Author Topic: Doro Fixture Site to be demolished, replaced with Apartments/Retail  (Read 4205 times)


Ken_FSU

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Re: Doro Fixture Site to be demolished, replaced with Apartments/Retail
« Reply #1 on: December 16, 2019, 09:15:31 AM »
Tried to give it 10 minutes before jumping to an opinion, but this is insane, right?

Demolishing 100 year old buildings full of character - buildings perfectly suited to complement the city's $230+ million investment in Lot J as an entertainment district - and replacing them with an apartment complex?

When so much other empty land is already available downtown?

Am I crazy? Is this especially egregious, even amongst our large pool of egregious demos?
« Last Edit: December 16, 2019, 09:18:44 AM by Ken_FSU »

Steve

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Re: Doro Fixture Site to be demolished, replaced with Apartments/Retail
« Reply #2 on: December 16, 2019, 09:16:23 AM »
https://www.jaxdailyrecord.com/article/apartments-retail-rooftop-bar-planned-for-doro-fixture-co-site-downtown

Welp.

Without any renderings, this seems like an opportunity to demolish a building and sit on the land. I'm honestly indifferent on whether the building should be saved, but we can't keep having demolition for nothing.

thelakelander

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Re: Doro Fixture Site to be demolished, replaced with Apartments/Retail
« Reply #3 on: December 16, 2019, 10:56:05 AM »
^Blame COJ. Our public policies push demolition over reuse. Downtown looks like it looks for a reason and that reason isn't market place. It's incompetence or an unwillingness on our end to put the necessary tools in place needed to guide a certain outcome. In general, the development world is going to be reactionary. For example, if you want sprawl and autocentric new development, keep the Euclidean zoning structure we have city wide. If you want to really cut down on bike/ped accidents, make transit more viable and become more pedestrian friendly, lose the Euclidean structure and go with a Form Based Code. If you want more adaptive reuse and preservation, organize public policy to make that outcome more viable for the private sector.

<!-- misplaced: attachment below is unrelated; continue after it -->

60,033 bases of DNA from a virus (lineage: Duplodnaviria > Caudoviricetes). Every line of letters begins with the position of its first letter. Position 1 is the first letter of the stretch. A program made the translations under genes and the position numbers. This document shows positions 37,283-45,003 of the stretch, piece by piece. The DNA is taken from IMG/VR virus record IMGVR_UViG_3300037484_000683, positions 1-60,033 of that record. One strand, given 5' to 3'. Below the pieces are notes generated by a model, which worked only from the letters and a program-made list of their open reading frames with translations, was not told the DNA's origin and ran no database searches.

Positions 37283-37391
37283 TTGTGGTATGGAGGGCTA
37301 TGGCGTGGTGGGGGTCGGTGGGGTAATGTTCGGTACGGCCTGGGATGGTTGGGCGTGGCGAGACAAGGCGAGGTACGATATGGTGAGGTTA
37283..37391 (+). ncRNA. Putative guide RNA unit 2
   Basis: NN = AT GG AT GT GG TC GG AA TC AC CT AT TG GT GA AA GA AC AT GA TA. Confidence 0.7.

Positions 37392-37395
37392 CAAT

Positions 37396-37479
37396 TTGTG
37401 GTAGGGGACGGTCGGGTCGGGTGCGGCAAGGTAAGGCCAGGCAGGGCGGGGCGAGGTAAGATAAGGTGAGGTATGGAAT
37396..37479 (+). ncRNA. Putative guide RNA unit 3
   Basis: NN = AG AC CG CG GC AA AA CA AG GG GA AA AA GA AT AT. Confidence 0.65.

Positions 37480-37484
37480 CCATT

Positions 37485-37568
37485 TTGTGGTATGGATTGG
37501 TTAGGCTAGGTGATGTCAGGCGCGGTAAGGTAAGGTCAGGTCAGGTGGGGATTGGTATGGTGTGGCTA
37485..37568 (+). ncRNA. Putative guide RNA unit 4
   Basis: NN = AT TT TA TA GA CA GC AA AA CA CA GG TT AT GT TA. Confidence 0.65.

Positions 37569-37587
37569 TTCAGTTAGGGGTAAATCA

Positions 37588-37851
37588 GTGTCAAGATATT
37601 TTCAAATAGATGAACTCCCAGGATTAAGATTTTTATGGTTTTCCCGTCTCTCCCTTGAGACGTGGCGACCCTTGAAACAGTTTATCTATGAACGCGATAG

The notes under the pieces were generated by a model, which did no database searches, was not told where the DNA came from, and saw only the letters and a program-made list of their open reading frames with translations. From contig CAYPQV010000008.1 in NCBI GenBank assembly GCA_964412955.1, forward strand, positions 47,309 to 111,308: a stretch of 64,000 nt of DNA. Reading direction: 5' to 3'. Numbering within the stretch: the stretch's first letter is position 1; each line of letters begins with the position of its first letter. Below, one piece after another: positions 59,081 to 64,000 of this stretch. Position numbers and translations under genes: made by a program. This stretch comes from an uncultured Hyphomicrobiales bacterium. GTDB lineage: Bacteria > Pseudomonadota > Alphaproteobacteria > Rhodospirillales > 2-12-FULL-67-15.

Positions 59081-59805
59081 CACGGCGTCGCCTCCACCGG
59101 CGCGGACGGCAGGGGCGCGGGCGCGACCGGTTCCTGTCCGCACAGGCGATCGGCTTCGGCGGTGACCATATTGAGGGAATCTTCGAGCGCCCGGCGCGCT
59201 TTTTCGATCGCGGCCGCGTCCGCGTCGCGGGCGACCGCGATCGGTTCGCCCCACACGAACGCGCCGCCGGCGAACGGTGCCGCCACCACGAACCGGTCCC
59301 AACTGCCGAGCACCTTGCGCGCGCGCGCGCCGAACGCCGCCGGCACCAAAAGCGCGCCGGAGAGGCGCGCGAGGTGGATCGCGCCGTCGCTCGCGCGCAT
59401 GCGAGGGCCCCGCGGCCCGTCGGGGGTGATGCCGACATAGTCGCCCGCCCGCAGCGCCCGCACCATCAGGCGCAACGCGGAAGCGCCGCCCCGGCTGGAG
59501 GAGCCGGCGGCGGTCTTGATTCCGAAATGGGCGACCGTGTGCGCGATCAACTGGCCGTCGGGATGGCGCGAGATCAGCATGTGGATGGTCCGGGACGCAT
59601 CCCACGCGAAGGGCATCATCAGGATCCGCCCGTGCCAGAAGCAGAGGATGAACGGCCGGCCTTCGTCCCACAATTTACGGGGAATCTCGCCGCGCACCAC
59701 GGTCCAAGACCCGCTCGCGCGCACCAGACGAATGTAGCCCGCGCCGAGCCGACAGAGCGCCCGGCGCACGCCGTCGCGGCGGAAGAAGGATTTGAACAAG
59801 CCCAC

« Last Edit: December 16, 2019, 10:59:51 AM by thelakelander »
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acme54321

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Re: Doro Fixture Site to be demolished, replaced with Apartments/Retail
« Reply #4 on: December 16, 2019, 11:17:24 AM »
There are some great bones on that block, it would be a shame to lose it all.  The article says that the developer is going to go after incentives from DIA so the city may have some influence on what goes on there.  Not that I'm holding my breath.

I-10east

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Re: Doro Fixture Site to be demolished, replaced with Apartments/Retail